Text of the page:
THE CROWN PRINCE LAIFONI, grandson of the venerable King George, the heir apparent to his throne, a fine, full-faced, stout man, probably under 30 years of age, drove the preacher of the previous evening all through and around this capital city of Nukualofa. It amused the old gentleman, as he sat beside His Royal Highness, who was shoeless, and clad only with shirt and trowsors, jacket, and slouched straw hat, to listen to his broken English, as he replied to questions or spoke of his visits to Wellington and Auckland, the deepest impression and most cherished memory of which found expression in the oft-repeated exclamation, "Plenty of fun there!" His character seemed to lack depth and solidity. When he ascends tlio throne it will tax to the full the capacity, wisdom, and prudence (diplomatic tact) of the then Prime Minister to rein him in and prevent his kicking over the traces. There was no opportunity to interview His Majesty King George,' as he was preparing to leave in one of the Government schooners, to visit some of the more distant islands under his dominion. But one of the passengers, an old settler, resident in the Island of Viivau—a Pakeha-Tongan —long since wedded to a native, for many years familiar with the old man (I beg his pardon, His Majesty), went into the palace, and, shaking hands with his old friend, told him that he had brought him a present of some kava-root that they might quaff a cocoanut full of it together for Aula Lang Syne, or old acquaintance sake. No sooner said than done; the stuff was promptly brewed, and then, as thoy passed the bowl the one to the other, thoy discoursed of matters uppermost in their minds. Mr. and Mrs. Baker most courteously conducted their guests to see THE ROYAL PALACE. There was the dining hall, with telescope table, large solid oak sideboard, and the usual cumbersome chairs, but evidently all for display upon state occasions ! His Majosty dines not there, but, in happiness of soul and contentment of spirit, he takes his meals in hia own private apartment, and the probability is, that he feeds himself with spoon and fingers, as he did in his earlier days, when raiding and harrying upon the adjacent islands, ere yet tho Old World civilisation had managed to impose upon him the ceremony and burden of royal state. The survey of tho royal dwelling inspired a sense of loneliness and desolation 1 The house without inhabitant, tho furniture covered up. Thrones of state for the King and the Crown Prince were in the drawingroom, I hidden under holland coverings. Curtains of real lace, handsome, it is presumed, had been hung to tho windows when the furnishing was in process ; and there they hung, exposed to trade winds and tropical sunshine until their delicate texture began to give way, when, to prevent their dropping in pieces, they were taken down and laid by,—used up, and yet not used, —to be replaced by others home-made, less fragile and less costly. Against the wall of the first landing on the staircase, filling up its entire breadth, stood a life-size portrait of the present Emperor of Germany (Wilhelm IV.) in full military costume, his breast emblazoned with medals, stars, and orders,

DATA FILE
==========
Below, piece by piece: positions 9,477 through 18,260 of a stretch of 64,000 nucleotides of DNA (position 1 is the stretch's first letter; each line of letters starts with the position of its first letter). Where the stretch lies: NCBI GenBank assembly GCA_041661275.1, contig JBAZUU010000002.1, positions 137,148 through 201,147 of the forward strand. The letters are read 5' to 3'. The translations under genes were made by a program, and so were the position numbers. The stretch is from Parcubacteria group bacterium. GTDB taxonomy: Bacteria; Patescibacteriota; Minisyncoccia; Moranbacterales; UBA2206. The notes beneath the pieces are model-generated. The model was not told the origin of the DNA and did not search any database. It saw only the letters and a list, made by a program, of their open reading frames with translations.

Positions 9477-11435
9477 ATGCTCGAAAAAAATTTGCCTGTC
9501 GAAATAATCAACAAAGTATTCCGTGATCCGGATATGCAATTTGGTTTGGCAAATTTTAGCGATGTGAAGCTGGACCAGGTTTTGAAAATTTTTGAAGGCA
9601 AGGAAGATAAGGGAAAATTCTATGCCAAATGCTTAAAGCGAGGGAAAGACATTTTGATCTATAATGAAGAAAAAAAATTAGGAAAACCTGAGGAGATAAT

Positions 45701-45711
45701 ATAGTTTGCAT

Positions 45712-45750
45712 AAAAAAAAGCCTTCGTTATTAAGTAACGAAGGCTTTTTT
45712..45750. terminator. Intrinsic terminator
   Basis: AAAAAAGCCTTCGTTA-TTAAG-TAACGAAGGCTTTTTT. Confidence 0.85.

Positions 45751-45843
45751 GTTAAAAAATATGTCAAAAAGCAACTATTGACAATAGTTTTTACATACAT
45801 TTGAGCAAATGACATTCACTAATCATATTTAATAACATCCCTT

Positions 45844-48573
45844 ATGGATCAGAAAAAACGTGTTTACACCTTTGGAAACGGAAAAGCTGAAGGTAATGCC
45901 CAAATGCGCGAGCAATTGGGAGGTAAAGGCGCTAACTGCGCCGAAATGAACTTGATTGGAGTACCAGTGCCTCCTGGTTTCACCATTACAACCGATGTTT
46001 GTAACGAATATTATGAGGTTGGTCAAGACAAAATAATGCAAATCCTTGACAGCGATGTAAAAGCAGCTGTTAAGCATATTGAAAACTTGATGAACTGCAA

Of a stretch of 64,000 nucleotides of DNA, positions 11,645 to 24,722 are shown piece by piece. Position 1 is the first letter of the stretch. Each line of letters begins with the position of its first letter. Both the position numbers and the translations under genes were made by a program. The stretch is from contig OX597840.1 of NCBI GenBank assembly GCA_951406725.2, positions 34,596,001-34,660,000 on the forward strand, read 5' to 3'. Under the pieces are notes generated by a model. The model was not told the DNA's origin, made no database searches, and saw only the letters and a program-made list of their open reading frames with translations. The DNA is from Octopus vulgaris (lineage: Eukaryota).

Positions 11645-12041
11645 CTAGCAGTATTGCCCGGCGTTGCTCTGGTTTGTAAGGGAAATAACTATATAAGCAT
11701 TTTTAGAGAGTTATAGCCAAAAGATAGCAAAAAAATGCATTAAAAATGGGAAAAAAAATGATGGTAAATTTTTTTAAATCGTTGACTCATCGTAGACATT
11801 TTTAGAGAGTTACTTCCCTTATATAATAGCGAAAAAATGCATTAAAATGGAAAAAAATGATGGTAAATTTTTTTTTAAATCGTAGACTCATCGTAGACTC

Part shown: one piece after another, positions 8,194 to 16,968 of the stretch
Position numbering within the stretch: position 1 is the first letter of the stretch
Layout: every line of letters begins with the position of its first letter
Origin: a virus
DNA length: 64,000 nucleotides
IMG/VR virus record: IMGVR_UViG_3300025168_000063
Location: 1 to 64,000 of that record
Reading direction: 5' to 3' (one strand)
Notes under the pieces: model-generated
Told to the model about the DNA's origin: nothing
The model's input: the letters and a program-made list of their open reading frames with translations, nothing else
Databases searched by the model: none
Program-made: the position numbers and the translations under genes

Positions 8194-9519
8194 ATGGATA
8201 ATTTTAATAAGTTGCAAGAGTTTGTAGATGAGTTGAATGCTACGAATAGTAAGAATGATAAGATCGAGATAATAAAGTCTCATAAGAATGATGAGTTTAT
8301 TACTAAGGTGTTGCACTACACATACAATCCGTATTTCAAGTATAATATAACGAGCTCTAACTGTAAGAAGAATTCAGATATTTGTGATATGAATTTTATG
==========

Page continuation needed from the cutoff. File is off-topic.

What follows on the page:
He is mounted upon his caparisoned war horse. The picture ia magnificently grand, but ill befits its present habitat. Hung in the spacious hall of a Royal Schlosa in Berlin or at Potsdam, or among the chef d'eeuvres of a national gallery, it might be seen to advantage, but upon a staiicase, in a bad light, with no suitable point de vue, the picture can be seen but not criticised. However, it was a gift from an Imperial nonagenarian to a nonogenarian kinglet, The statecraft of these two venerable monarchs is beyond their own individual control or capacity, the former being under the tutelage of Bismarck, the latter under that of Baker. These men are self-made, of iron will, whom the conjunctive force of circumstance, as well as of character, has thrust to the front and made them historical, the one upon the maximum scale of European politics, foreign and domestic, civil and ecclesiastical, the other upon the minimum scale of Tongan politics, foreign and domestic, civil and ecclesiastical. The parallelism between the two men is not the loss striking because the Teuton has Germany for his fulcrum, and the area of the wide, wide world for his field of action, whilst the energies of the Anglo-Saxon are circumscribed by the extent of his island group. Poor old King George excites commiseration that ho had not been left in his former chieftain simplicity, unencumbered with the paraphernalia of an effete European royalty, which no longer dazzles with its pomp and state, and under which the masses are manifesting symptoms of increased impatience and are preparing to revolt against it. We will now pass from the Royal Palace to